'They nearly destroyed me.'

Elderly Adelaide woman, Brenda*, was struggling to meet her mortgage repayments in 2016 when she received a letter from a man she did not know who promised to help her with her problems. Brenda, who does not want to be identified, said she later learnt the man had found her name on a court list in relation to her mortgage default.

The man, whom The Sunday Age and Sun-Herald have chosen not to name for legal reasons, has boasted publicly that he was a graduate of Ms Grubisa’s Elite Mentoring Program.

Brenda agreed to meet the man and he told her that he could help with her outstanding bank loan and in subdividing some blocks of land. But in return, he would need her to sign an authority to act to deal with the bank and grant him a power of attorney over her property.

Getting a power of attorney for someone’s property is one of Ms Grubisa’s key teaching points. She assures students that in most states a power of attorney over a property is irrevocable.

Brenda said she came under heavy pressure from the man and his associates to proceed with the offer. “There were so many text messages,” she said. “They were telling me things like I’d be out on the street without their help.”

She ended up agreeing and in February 2017 she received a loan agreement from a company owned by a Queensland property developer whose company appears on a number of different deals involving Ms Grubisa’s students. The letter outlining the loan agreement was on Ms Grubisa’s letterhead as a solicitor and was signed off by a man called “Chris Jackson”.

Brenda said she began to get suspicious when a staffer at her bank branch warned her that she would still owe money to the bank even after her bail-out. At one point, Brenda said she was paying interest of 24 per cent to her supposed white knights.

“They nearly destroyed me. I almost lost my house,” she said.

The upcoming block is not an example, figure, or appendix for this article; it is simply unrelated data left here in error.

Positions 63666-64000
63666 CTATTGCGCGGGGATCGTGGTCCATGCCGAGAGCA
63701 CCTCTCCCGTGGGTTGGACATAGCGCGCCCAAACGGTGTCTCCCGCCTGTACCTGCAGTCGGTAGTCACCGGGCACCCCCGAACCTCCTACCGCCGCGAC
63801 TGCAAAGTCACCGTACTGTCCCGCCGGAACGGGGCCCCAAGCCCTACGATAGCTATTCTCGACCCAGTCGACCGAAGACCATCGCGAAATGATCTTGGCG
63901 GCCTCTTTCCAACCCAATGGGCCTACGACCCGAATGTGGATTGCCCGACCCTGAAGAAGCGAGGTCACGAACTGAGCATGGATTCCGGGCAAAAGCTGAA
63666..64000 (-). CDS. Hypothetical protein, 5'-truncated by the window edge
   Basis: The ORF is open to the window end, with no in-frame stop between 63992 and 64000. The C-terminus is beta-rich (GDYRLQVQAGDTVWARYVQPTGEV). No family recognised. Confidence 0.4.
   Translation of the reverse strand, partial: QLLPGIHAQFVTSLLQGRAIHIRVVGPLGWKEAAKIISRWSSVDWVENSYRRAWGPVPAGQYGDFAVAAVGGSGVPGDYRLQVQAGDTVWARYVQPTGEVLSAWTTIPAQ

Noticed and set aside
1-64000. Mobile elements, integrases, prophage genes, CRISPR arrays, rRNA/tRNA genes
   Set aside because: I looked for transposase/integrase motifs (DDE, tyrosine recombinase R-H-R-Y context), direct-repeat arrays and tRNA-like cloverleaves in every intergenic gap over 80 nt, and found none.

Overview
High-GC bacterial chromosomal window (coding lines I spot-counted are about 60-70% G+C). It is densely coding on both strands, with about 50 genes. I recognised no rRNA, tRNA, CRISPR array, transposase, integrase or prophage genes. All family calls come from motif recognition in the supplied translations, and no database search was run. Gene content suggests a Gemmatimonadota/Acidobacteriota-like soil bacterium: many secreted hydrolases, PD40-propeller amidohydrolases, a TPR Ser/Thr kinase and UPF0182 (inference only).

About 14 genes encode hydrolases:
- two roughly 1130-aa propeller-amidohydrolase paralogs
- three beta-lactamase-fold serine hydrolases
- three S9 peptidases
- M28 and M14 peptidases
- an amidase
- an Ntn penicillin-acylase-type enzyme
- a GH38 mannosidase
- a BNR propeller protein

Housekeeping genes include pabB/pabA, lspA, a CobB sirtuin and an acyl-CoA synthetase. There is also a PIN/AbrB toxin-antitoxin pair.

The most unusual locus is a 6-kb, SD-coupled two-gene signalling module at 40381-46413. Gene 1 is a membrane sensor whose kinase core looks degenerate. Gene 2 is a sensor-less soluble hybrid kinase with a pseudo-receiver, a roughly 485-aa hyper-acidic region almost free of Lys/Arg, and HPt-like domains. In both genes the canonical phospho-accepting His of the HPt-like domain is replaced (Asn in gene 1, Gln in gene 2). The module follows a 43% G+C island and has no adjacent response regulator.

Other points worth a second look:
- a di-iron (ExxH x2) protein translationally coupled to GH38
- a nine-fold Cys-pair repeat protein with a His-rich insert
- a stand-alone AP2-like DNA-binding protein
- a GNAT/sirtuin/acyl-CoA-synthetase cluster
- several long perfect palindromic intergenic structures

With the pro-bono help of Brisbane lawyer, Chris Baker, Brenda was able to extricate herself from the deal and had the power of attorney over her property removed. She estimates the experience caused her to lose $80,000.

The Chris Jackson who signed the loan letter sent on Ms Grubisa’s letterhead is Ms Grubisa’s father, whose real name is Christopher Ronald Fitzsimons. He was struck off the solicitor’s roll in 2013 after being found guilty of fraud and misappropriating $600,000 of his clients' money from his trust account. Transcripts from the NSW Administrative Decisions Tribunal show that, of that money, Mr Fitzsimons deposited $173,000 into the account of Ms Grubisa and her husband.

Ms Grubisa’s mother, Maria Fitzsimons, was also struck off the solicitor’s roll at the same time as her husband. Mrs Fitzsimons also appears in correspondence regarding legal aspects of deals involving Ms Grubisa’s clients.

Ms Grubisa said neither of her parents had been engaged to provide any legal advice for her, the DG Institute or students. Both had been employed briefly to help with administrative matters, she said. "As for the use of the pseudonym Chris Jackson by Mr Fitzsimons, this is not a matter upon which
either DG Institute or I can respond to and is a matter for Mr Fitzsimons," she said in a statement.

Bold claims and hardball tactics

Ms Grubisa’s course material includes some big claims. One is that banks “give no change” and will keep all equity in a distressed property even after the outstanding loan amount is recovered. She told The Sunday Age and Sun-Herald that she had not seen any owner receive proceeds from a mortgagee sale of their property regardless of how much equity they had in the property, because banks also sought to recover associated costs.

Ms Grubisa’s course material also includes reminders of her expertise. “As you may know, I’m an ASIC credit licence holder and a lawyer specialising in debt and commercial law,” she declared on a slide shown at a recent webinar event.

The Real Estate Rescue manual also encourages her students to explore the possibility of offering financial incentives to distressed sellers to lobby their bank to agree to a “short sale” – when the bank accepts less than the outstanding loan to settle the debt.